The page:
17, Number 99, October/November 2014 Ebenezerís Party by Lawrence E. Collins
Lydia Williams, from the wharf, in the coastal community on the Southern Shore, looks out across the water, at the fog holding onto the headland with thin, misty fingers, lest it be blown out to sea on the rising wind.
She feels her stomach muscles tighten with that old familiar clutch of bowel, a mix of bile and scorching blood formed of fearsome longing.
When overwrought, beset with thoughts of seamen and the sea, she remembers Ebenezer’s Party. She had gone to the wake and saw Eli Moss’ handiwork. She knows it would be improper to imply that somehow Eli Moss, the undertaker, was ever a professional. He learned his craft by the doing, and made his share of mishaps along the way.
She had listened without making a sound, tucked in a corner of the front room, running her hand along the smooth, silk coffin-lining, as Hilda Murphy excitedly related the story to Lydia, and many more people before and since, for she loved the telling. The words flowed off her tongue like a witch’s brew, and one’s face stung as if burning as the odd spot of spittle landed on crimson skin.
Hilda explained the bag of trick-or-treat candy hanging from the wooden leg, resting over the edge of the coffin of her deceased husband, Ebenezer, who, lying cold, gray and dead in bed beside her when she awoke, had gone to his just rewards that very morning.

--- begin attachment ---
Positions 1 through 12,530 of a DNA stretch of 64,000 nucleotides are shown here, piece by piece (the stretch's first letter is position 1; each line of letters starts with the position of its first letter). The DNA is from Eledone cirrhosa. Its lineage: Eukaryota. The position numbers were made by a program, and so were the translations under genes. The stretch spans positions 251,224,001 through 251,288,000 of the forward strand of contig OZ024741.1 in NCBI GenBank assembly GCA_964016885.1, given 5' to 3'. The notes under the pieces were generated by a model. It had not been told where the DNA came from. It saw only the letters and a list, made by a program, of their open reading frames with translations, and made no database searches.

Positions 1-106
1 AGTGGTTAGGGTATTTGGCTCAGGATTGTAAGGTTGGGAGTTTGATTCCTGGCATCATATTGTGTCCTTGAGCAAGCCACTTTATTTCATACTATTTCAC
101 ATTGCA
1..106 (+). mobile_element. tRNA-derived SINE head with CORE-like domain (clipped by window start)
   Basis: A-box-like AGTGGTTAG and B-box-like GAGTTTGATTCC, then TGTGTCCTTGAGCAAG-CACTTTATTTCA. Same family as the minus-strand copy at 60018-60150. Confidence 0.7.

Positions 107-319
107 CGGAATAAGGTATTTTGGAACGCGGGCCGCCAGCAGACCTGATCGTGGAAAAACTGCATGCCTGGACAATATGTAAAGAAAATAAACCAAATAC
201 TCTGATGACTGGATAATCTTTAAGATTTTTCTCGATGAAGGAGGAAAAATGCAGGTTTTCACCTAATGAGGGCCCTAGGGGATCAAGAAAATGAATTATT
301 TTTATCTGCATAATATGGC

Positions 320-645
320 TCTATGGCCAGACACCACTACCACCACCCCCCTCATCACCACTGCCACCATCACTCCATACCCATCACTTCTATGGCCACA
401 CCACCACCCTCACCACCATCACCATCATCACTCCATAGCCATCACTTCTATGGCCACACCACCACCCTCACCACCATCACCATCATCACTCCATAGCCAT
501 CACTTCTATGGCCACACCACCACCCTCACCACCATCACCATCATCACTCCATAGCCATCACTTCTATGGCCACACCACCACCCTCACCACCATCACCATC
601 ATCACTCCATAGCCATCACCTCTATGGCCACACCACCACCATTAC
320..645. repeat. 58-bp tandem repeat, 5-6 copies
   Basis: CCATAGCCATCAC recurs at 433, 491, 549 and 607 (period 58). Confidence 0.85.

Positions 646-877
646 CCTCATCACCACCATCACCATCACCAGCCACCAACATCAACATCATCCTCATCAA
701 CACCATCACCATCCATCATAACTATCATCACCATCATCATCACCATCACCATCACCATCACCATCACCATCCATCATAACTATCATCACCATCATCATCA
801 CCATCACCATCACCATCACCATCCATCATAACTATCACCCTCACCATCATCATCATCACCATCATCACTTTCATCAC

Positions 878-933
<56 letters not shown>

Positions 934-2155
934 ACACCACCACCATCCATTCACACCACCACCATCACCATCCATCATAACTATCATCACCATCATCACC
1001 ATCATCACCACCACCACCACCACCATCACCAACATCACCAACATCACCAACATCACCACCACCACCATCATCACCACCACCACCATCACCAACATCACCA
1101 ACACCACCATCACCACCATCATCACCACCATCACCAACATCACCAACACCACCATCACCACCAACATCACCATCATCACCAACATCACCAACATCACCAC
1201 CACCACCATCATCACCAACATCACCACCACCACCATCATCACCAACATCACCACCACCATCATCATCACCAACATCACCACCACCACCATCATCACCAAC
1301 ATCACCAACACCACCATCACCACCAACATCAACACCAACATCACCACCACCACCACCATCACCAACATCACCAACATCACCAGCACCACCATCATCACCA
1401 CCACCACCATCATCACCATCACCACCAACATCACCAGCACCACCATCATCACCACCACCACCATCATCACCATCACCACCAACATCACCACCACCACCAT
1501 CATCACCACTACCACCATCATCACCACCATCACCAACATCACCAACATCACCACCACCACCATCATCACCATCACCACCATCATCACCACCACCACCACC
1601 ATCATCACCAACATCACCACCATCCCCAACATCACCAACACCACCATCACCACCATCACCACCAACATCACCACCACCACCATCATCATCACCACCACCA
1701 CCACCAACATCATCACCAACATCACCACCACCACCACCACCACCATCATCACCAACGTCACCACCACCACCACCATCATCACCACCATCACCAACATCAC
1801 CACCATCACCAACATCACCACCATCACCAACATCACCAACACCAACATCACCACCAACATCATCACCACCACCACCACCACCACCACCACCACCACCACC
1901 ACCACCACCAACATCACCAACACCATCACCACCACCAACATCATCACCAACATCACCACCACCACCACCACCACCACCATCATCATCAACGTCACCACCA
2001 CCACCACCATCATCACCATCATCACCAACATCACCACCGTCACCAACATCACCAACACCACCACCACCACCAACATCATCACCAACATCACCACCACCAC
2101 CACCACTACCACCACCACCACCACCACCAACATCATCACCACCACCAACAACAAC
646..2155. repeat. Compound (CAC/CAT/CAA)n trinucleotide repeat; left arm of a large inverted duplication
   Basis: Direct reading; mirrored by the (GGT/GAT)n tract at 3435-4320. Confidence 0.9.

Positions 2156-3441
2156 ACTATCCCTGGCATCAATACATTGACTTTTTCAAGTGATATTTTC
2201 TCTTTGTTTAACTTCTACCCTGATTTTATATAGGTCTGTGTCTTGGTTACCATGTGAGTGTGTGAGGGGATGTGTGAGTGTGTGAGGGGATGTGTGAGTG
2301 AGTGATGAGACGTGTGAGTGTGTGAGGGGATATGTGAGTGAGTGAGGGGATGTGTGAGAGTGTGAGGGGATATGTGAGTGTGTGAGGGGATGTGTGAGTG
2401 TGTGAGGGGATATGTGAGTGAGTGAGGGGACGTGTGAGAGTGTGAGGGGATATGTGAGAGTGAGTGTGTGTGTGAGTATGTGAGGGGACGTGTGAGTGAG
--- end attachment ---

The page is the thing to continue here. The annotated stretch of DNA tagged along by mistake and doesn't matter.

She had been in the kitchen fixing a mug of coffee for the undertaker, who was going about his work preparing for the home wake, when she heard Eli call to her from the front parlour.
Rounding the edge of the doorway, she walked in to the parlour to find Ebenezer sitting up in his coffin, a fine pine box, with his arms folded forward within his oilskins as if leaning into a gale. His smoking pipe was gripped firmly between his teeth and the peak of his captain’s hat was turned down over his right eye in a rakish fashion.
Hilda’s heart jumped a beat for Ebenezer looked just the way she had first seen him when he’d arrived on a stormy Saturday night bursting through the doors of the dance-hall with his crew from coming off the water for safe harbour from his home port down the Shore.
“Eli, what have you done!” she had cried, nearly swooning from the shock of Ebenezer’s appearance as though alive.
“It is Halloween,” said Eli, with a mischievous grin, “and this evening all your friends, the ghosts, goblins and monsters will be coming to visit.”
Hilda, having consumed the previous evening with her now late husband the better part of a twentyouncer, fortified herself with another ounce, as she gazed at Ebenezer. She smiled, unfastened her clip, and her long, black hair cascaded over her slender shoulders to the middle of her back. She reached to the side cupboard for her witch’s costume, pointed hat and broom. Ebenezer had one good party left in him, she reckoned.
Eli sat that evening at the Murphy’s kitchen table amongst the houseful of revelers. He listened, his tendrillike fingers slithering along the sides of a glass of rum, as Maisy Smyth bemoaned her own loss, a widow whose whole family he had put beneath the sod, save for one, her father. Thomas, lost at sea when she was twelve, when his fishing boat, caught in a nor’easter gale, was capsized by storm force winds and powerful, heavy, foam-cresting, towering waves.